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-   -   How do I modify 10.9 Mavericks Screen Saver Authentication (http://forums.macnn.com/90/mac-os-x/506644/how-do-i-modify-10-9-a/)

 
Matt OS X Dec 11, 2013 08:08 AM
How do I modify 10.9 Mavericks Screen Saver Authentication
I need your help to unlock 10.9 Mavericks Screen Saver Authentication. In previous versions of Mac OS X, it was possible to enter the name of any local administrator account credentials and bypass the screen saver, regardless of who was currently logged into the console. Great for IT depot's that maintain a local master admin account. Example: An IT staff member could do maintenance/troubleshooting at an end user's Mac, even if the person had left the Mac workstation locked with a screen saver at lunchtime (i.e.; the end user was not required to physically unlock the screen saver)


Does anyone know if this behavior can be changed/reverted? Is this behavior stored in an XML plist or in /etc/authorization file?

I used to know how to do this with 10.7 Lion and 10.8 Mountain Lion but not this time with 10.9 Mavericks due of different files stored in /etc/

Here what I used to do with 10.7 and 10.8. Read below and please help me how can I work this with Mavericks.

Code:
cd /etc/pam.d
sudo cp screensaver screensaver.bak
sudo nano screensaver

Find the line:
Code:

account required pam_group.so no_warn group=admin,wheel fail_safe

and change it to:
Code:

account sufficient pam_group.so no_warn group=admin,wheel fail_safe

Save /etc/pam.d/screensaver and exit nano.

Then, we make a wholly unintuitive change to /etc/authorization:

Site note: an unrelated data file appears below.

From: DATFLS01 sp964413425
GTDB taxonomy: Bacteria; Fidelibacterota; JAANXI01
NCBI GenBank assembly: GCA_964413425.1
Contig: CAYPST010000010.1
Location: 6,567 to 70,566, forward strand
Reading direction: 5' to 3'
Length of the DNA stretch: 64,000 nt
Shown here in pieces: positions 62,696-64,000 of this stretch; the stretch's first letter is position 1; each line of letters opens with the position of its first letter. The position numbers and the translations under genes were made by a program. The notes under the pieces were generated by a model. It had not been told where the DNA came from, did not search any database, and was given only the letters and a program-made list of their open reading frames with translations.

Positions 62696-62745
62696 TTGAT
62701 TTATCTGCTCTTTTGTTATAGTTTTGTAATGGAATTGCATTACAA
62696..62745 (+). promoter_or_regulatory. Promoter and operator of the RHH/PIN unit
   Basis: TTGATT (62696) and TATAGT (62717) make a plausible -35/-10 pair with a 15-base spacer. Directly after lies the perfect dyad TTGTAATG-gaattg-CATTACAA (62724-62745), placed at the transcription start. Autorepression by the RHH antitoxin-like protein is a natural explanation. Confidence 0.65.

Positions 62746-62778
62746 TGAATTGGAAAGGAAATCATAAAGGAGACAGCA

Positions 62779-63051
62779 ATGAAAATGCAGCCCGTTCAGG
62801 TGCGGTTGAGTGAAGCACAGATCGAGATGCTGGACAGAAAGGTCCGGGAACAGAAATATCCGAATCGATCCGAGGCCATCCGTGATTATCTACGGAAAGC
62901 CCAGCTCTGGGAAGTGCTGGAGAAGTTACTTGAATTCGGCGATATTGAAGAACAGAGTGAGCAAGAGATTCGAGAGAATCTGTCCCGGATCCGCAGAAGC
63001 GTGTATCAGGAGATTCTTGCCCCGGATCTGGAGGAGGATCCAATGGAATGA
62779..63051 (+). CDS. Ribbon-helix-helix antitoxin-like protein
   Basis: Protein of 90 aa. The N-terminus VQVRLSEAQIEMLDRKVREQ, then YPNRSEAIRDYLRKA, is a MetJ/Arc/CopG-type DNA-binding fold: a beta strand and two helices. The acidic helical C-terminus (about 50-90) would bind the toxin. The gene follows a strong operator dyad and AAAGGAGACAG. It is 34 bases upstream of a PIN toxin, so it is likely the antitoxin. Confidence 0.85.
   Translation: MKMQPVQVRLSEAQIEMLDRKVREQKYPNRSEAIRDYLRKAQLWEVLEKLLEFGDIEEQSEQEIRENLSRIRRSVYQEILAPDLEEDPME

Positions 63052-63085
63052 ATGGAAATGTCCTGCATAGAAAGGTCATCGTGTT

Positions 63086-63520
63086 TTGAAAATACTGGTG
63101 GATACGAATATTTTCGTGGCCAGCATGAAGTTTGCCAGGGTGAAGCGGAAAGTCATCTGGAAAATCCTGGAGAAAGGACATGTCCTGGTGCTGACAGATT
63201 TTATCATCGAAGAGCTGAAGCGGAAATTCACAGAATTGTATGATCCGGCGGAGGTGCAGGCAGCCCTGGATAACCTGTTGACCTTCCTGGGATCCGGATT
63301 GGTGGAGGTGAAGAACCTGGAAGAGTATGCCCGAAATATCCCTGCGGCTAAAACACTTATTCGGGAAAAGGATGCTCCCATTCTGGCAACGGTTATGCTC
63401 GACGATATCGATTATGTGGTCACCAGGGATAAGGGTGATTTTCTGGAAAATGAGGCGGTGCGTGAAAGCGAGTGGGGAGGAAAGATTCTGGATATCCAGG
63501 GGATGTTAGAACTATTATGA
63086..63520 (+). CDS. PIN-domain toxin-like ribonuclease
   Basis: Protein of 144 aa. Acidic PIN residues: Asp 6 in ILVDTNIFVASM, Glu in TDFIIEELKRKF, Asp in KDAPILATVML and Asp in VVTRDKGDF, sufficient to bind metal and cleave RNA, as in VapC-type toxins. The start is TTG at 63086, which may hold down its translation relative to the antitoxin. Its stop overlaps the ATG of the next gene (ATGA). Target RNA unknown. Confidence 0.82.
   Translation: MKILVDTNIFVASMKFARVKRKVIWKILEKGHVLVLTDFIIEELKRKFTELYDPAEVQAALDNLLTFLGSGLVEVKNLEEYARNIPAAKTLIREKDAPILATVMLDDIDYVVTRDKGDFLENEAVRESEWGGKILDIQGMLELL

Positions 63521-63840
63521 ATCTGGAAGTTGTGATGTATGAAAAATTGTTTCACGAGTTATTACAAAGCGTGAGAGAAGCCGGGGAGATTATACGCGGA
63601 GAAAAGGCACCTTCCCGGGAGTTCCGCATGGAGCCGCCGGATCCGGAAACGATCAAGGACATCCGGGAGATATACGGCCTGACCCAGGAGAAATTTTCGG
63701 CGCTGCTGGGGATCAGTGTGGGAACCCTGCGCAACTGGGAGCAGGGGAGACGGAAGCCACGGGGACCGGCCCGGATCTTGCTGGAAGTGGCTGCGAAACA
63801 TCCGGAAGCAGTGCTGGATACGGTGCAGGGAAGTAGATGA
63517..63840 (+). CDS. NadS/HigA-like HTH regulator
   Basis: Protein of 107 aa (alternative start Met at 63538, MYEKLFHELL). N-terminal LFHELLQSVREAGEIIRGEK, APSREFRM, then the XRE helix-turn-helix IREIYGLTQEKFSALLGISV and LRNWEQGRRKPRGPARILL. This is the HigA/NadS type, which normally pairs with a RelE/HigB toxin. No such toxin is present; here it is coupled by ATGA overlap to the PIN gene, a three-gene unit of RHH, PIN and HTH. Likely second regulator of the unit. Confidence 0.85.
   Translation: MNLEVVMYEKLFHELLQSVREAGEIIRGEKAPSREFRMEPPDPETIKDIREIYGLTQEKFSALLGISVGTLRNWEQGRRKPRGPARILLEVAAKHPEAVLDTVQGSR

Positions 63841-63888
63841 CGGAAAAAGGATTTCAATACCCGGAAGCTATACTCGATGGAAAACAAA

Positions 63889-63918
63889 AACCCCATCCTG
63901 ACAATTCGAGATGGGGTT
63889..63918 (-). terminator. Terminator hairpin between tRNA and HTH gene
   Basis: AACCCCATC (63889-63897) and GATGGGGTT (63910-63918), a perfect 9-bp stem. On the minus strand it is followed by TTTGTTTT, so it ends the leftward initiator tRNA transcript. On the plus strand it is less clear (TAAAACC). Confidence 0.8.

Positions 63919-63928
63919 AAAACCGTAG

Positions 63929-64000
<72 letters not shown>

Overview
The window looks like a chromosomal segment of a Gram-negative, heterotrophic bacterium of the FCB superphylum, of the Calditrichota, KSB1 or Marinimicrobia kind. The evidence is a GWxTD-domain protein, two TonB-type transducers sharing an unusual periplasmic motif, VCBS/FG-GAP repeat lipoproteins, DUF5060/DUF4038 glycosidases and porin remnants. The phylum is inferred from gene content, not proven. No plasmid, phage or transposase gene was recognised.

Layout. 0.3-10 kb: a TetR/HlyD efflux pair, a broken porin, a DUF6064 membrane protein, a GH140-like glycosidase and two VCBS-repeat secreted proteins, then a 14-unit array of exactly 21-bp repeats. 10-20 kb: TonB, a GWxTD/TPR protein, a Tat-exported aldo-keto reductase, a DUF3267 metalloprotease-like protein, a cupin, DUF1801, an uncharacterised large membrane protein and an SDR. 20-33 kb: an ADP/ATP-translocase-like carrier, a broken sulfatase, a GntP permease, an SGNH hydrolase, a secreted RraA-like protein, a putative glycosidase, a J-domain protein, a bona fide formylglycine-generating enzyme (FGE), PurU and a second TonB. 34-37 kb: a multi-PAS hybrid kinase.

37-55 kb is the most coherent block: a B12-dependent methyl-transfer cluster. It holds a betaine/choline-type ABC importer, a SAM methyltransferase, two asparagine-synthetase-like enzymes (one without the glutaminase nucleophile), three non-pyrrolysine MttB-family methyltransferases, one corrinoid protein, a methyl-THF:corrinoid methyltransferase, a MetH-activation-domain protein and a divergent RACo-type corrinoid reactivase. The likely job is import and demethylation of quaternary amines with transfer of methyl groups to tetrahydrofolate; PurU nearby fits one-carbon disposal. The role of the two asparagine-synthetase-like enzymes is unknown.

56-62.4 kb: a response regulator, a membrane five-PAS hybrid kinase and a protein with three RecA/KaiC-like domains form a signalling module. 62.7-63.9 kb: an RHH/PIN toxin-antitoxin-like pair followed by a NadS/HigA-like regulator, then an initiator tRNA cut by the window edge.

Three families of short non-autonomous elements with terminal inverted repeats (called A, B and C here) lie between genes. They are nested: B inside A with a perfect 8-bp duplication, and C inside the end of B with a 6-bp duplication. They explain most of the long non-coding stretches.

Code:
cd /etc
sudo cp authorization authorization.bak
sudo nano authorization

Press control-w and search for "unlock the screensaver"

Change the line:
Code:

<string>The owner or any administrator can unlock the screensaver.</string>

to:
Code:

<string>(Use SecurityAgent.) The owner or any administrator can unlock the screensaver.</string>

Save /etc/authorization and exit nano.

Reboot
 
drbenru Dec 13, 2013 04:25 PM
I haven't looked into it but I would not be surprised if they have changed it. If they did, I would suspect its most likely an incidental change, although I would love to find out it was actually on purpose.

You see your request although seemingly justified is bad for overall security, specially in an environment where user accountability might be an issue. For example in the medical records, where the doctor that orders/approves/requests a procedure or change to patient care is accountable for the consequences. This is the reason that Mac OS has no means to show you what the actual password of a user is, but will let you change it. Changing a password gets logged, and when you don't have access to a users original password you will be neither able to unlock their keychain nor set the password back to what it used to be without triggering a log entry.

Now I understand that in small environment this is neither necessary nor secure, since the only person with access or expertise into the logs is the admin, and he can alter or delete these files. But in an environment with auditing procedures and secured log servers this functionality makes things much better.

My suggestion to you and your admins is to have fast user switching enabled by default. This way when a computer is locked in the screen saver you can simply hit the switch user button and access the admin account that will let you maintain/upgrade/install almost anything necessary.


Good luck finding your answer, I hope my suggestion proves a little bit helpful.

Ruben.
 
brianwells Dec 13, 2013 08:25 PM
If you press option-return at the password prompt it should then prompt for an admin username and password.
 
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